And even at American graduations, students, faculty, parents, and alumni are free to pray on their own. As I said earlier, the free speech clause protects private speech from government interference. When public schools speak, they may (indeed, must) be neutral on matters of religion. But they can’t impose that point of view on other speakers.

Catholic schools like Notre Dame and Georgetown are also participants in the market of ideas when they stage commencements. In a culture like ours, where abortion has become a form of birth control, it is a welcome contribution to the free market of ideas when a school delivers a pro-life message at graduation. The AAUP suggested that Notre Dame had a duty to “protect and model free inquiry and open dialogue” by honoring someone who condemned the pro-life message. That’s an odd—I would say surprising—position to take for an organization devoted to academic freedom. Notre Dame might protect open dialogue by allowing its students and faculty to take a variety of positions. It would model academic freedom by regulating with a light hand. But to say that the school is obliged to temper its own speech by endorsing contrary ideas is the essence of censorship.

In the piece, John raises several examples of religiously affiliated and unaffiliated universities making decisions about student groups.  He argues that the key distinction is between the public and the private: Georgetown, CUA, and Vanderbilt are different cases than UC Hastings.  For a somewhat contrasting view about the importance of the division between public and private higher education, see Paul Horwitz’s institutionalist take in his new book, First Amendment Institutions.  My own view about the endorsement “test” as an Establishment Clause standard is more negative than John’s.  But–quite apart from the constitutional context–he makes many insightful points about the nature of endorsement and the meanings that we reasonably ascribe to “official” action by institutions of higher education.

And do see the St. John’s Journal of Catholic Legal Studies’ recent collection of essays addressing the question, “Whom Should a Catholic Law School Honor?”

District Court Dismisses Claim of Teaching Course from a “Christian Worldview”

The U.S. District Court for the District of Arizona has dismissed a claim by a woman who enrolled in a course called, “Introduction to Ethics” at a public community college, and who alleged that the teacher of the course “failed to teach the course according to the course description and instead taught her own Christian worldview,” in violation of the Establishment Clause.  The class, the plaintiff claimed, consisted of “indoctrination” rather than of instruction in various philosophical texts as set out in the course description.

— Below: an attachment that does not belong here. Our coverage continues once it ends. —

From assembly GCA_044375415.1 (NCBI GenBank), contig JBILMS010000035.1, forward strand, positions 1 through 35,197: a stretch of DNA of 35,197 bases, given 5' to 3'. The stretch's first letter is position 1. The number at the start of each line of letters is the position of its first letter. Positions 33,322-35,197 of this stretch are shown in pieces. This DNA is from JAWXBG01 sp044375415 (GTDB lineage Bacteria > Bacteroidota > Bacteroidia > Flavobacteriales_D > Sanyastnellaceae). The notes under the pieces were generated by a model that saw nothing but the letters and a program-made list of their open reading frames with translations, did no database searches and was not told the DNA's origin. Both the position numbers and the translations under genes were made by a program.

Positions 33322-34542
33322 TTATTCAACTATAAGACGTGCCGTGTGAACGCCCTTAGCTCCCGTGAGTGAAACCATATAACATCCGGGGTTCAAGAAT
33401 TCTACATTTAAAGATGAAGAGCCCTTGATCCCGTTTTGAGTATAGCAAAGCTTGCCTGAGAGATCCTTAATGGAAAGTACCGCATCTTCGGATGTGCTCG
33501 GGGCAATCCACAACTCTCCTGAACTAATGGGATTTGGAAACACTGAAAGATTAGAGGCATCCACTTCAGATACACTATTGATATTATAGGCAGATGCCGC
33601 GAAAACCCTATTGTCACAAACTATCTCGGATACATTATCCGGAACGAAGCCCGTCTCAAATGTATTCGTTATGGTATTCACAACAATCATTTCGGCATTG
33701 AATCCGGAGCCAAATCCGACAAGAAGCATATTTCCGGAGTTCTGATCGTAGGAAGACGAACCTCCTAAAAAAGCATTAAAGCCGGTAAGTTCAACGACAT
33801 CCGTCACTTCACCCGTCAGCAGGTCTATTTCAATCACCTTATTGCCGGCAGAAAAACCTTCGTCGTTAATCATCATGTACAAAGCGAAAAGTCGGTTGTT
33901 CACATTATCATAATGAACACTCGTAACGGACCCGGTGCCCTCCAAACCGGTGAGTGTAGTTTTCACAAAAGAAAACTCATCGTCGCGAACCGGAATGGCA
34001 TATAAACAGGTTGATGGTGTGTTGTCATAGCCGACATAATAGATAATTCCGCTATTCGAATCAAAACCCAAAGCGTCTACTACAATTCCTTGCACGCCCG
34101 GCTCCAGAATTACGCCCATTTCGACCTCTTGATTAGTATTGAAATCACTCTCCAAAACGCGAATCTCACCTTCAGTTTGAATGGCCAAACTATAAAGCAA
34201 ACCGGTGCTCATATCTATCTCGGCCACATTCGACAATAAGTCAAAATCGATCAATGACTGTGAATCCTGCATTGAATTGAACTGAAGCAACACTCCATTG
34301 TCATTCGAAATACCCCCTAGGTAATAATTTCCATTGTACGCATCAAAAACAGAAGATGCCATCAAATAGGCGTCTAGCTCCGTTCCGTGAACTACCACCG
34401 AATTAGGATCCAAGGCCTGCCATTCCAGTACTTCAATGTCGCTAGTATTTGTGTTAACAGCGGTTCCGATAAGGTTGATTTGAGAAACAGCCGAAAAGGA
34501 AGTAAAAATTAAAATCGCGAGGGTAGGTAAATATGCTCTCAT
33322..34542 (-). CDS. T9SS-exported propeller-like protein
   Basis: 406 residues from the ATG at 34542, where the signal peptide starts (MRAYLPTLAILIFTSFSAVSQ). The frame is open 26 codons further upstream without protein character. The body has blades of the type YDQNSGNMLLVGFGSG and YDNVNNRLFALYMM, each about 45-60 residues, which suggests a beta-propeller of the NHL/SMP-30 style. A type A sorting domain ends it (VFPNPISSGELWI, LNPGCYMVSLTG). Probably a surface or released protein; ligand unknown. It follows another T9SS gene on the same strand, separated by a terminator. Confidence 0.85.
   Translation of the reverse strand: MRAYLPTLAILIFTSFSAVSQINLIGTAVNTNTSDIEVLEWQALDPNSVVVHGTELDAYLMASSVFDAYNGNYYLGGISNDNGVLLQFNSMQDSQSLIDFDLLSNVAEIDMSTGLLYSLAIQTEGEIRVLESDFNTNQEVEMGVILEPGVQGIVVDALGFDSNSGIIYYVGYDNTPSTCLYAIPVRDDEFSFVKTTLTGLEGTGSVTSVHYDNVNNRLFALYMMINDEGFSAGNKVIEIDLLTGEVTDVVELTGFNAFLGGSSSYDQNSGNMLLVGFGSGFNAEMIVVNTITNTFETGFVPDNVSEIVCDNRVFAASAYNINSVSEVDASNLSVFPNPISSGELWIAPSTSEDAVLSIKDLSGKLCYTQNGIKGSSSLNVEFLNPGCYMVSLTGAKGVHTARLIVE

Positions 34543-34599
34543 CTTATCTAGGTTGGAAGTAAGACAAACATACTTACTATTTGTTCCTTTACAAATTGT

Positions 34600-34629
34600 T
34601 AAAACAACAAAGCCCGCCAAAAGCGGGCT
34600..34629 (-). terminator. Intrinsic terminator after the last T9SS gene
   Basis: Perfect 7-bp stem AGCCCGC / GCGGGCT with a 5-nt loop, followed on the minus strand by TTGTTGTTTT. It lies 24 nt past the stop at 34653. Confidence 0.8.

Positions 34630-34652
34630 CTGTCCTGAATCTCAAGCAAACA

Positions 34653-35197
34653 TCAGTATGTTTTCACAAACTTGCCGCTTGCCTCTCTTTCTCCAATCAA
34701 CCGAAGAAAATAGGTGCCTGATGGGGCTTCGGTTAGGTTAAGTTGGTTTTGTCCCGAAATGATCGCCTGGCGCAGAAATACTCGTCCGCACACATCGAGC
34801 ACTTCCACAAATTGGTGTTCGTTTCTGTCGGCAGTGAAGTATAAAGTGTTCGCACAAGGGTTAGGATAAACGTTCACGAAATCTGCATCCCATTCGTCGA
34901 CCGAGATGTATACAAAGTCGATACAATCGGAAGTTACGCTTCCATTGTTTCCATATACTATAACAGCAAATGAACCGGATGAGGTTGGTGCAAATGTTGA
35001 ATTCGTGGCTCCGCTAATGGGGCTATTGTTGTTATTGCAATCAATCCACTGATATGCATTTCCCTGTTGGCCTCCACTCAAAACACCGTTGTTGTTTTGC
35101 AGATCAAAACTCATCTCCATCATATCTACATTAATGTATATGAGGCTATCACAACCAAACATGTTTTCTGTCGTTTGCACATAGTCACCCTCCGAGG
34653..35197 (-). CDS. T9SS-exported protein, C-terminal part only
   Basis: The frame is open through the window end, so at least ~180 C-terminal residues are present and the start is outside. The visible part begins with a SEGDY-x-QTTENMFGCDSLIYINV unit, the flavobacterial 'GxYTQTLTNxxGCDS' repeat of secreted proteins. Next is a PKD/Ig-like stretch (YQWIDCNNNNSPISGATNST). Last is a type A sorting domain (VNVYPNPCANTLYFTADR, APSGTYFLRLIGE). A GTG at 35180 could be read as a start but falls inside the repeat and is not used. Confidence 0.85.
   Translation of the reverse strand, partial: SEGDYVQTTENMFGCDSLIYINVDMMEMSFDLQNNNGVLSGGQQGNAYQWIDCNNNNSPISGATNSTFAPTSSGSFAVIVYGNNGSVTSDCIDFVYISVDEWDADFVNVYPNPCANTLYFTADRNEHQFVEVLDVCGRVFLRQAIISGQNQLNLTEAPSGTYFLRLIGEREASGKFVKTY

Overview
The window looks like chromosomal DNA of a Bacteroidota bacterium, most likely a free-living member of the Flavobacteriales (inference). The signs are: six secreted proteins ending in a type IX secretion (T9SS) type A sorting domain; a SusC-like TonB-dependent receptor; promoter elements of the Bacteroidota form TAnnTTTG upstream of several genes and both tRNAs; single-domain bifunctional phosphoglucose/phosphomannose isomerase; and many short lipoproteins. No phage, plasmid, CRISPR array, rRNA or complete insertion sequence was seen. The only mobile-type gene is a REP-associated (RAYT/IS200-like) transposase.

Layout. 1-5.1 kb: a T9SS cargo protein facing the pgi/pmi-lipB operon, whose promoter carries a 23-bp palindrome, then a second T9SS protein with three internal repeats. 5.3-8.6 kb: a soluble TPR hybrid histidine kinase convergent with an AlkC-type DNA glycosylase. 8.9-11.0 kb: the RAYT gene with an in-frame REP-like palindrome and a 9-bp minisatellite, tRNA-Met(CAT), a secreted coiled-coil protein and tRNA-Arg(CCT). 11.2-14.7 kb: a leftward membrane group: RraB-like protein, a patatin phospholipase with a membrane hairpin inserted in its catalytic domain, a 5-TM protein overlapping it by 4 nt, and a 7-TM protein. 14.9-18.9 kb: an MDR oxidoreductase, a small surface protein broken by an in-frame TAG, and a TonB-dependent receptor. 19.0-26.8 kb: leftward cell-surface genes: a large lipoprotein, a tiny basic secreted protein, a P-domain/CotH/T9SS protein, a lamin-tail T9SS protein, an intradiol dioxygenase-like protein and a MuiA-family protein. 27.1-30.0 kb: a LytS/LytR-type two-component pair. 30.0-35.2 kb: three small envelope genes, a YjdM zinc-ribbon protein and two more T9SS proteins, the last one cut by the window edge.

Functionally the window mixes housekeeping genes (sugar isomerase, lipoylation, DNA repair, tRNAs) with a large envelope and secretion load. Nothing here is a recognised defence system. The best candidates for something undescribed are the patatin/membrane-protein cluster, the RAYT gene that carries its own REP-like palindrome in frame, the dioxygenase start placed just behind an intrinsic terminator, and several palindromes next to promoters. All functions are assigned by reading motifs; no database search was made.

After dismissing the claims for injunctive relief on grounds of mootness (the plaintiff had already completed the course and would not repeat it) the court also held that the plaintiff was not entitled to damages because of the doctrine of qualified immunity.  A little background: qualified immunity protects government officials from suit unless the particular right claimed to be violated  was ‘clearly established’ at the time of the challenged conduct.  The existence of the right needs to be “beyond debate.”

The court agreed with the defendants that although certain religious practices are clearly barred in the classroom (e.g., Bible reading, recitation of the Lord’s Prayer, posting of the Ten Commandments in every classroom, and several others), “the exact contours of what is allowed when using religious materials in a classroom and teaching from a religious perspective are not entirely clear.”  More from the court: “[J]ust becase a book, or chapters within a book, that are used in a classroom are theological in nature, the use of the book in a classroom does not automatically result in a violation of the Establishment Clause.”  And the fact that religion was discussed by the teacher was likewise not enough to make out an Establishment Clause violation.